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Arizona Experience Store

Sheep Herding in Arizona

Text by Bevara

Sheep near Flagstaff, Arizona.

Sheep trailing has long been a part of Arizona culture and the state is covered with trails and routes used by herders over the centuries. In the early 20th century, the state boasted over one million sheep, many of which were trailed across the state on routes such as the Black Canyon and Beaverhead-Grief Hill Sheep Driveways. Today, however, the number of sheep has dwindled; so has the number of working driveways.

Two groups among a handful of individuals who are actively living and maintaining the state’s sheep culture are the Auza and Manterola families. The turn of the 20th century saw an influx of immigrants to Arizona, specifically to tend to the over one million sheep in the state. One such group was the Basques, including the Auza and Manterola families, who came from the Spanish and French Pyrenees Mountains where they were traditionally sheepherders.

The Auza and Manterola families have historically trailed their sheep from the winter range in Casa Grande to the summer pastures in the north. Today, they truck the sheep from Casa Grande to Cordes Junction, and then trail the sheep north. Trailing the sheep is good for the health of the sheep and improves lambing in November. The Black Canyon and Beaverhead-Grief Hill Sheep Driveways have been used for over a century and are still used by the Auza and Manterola families every year to bring sheep from their winter pastures in the south to summer pastures on the Mogollon Rim. The route dates back to the 1600s, and it became a federally designated livestock driveway in 1919.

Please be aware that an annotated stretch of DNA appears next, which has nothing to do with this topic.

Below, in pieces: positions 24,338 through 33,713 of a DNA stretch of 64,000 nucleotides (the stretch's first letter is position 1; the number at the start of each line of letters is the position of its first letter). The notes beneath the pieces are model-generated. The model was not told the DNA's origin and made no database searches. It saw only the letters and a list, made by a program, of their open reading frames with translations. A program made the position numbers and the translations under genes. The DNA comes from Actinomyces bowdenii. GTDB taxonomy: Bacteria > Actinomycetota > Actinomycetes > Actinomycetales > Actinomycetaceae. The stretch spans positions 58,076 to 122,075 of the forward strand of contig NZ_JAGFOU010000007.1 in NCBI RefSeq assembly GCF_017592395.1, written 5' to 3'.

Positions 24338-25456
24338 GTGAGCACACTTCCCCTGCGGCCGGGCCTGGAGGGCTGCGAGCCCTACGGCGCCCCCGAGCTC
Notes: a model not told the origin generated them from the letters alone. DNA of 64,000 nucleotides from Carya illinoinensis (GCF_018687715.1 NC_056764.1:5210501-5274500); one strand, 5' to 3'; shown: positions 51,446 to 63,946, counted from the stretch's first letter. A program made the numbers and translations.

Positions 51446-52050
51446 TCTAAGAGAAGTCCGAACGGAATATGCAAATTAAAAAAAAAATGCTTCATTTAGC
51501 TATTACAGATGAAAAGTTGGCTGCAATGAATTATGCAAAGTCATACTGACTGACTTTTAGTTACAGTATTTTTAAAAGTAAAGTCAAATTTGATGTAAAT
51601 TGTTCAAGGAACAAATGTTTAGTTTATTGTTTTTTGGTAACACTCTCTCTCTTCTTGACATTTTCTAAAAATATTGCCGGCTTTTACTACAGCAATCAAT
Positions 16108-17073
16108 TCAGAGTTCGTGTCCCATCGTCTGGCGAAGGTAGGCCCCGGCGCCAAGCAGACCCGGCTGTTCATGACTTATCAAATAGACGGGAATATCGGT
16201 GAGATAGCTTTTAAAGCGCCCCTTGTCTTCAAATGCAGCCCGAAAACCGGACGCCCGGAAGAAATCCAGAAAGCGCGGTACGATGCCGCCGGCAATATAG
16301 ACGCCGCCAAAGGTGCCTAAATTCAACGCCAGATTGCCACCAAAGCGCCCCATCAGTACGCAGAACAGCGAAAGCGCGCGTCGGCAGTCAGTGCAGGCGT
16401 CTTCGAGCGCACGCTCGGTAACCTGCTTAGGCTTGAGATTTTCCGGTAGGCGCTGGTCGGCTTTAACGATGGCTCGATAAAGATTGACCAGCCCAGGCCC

Frank Auza at the Verde River Sheep Bridge.

Joe Manterola talks about his family and their sheep ranch. Complete video interview at Northern Arizona University, Cline Library, Ecological Oral Histories Course.

Joe Manterola talks about his family and their sheep ranch in excerpts from an oral history video taken for Northern Arizona University. Complete video interview at Northern Arizona University, Cline Library, Ecological Oral Histories Course.

Much of the landscape covered by the driveways lies within the Black Canyon Trails Area, a corridor containing approximately 4,000 acres. During Arizona’s centennial year, a project was launched by the Black Canyon Trails Coalition to identify, preserve and showcase the rich history of the sheep driveways. An outdoor exhibit (opening in spring 2013) at the Black Canyon Heritage Park, located in Black Canyon City, will present the story of the trails, as well as the families and legacies they represent.

In addition to the Black Canyon Heritage Park, visitors to Arizona can also experience authentic sheep and ranching culture at Cordes Station. Once a robust, hustling stage stop, used by weary travelers, cattlemen, miners, sheep and goat herders (including the Auza and Manterola families), Cordes Station gives visitors a glimpse of days gone by. The station has been owned and operated by the Cordes family for over 125 years.

America's Heartland

The practice of sheep herding is disappearing as development overcomes traditional driveways. Watch a sheep drive with Phoenix valley sheepherder Dwayne Dobson.
Episode 502—Makin' The Move

The practice of sheep herding is disappearing as development overcomes traditional driveways. Watch a sheep drive with Phoenix valley sheepherder Dwayne Dobson, who in addition to the Auza and Manterola families, is one of a handful working to maintaining the state's sheep culture, in this video by America's Heartland.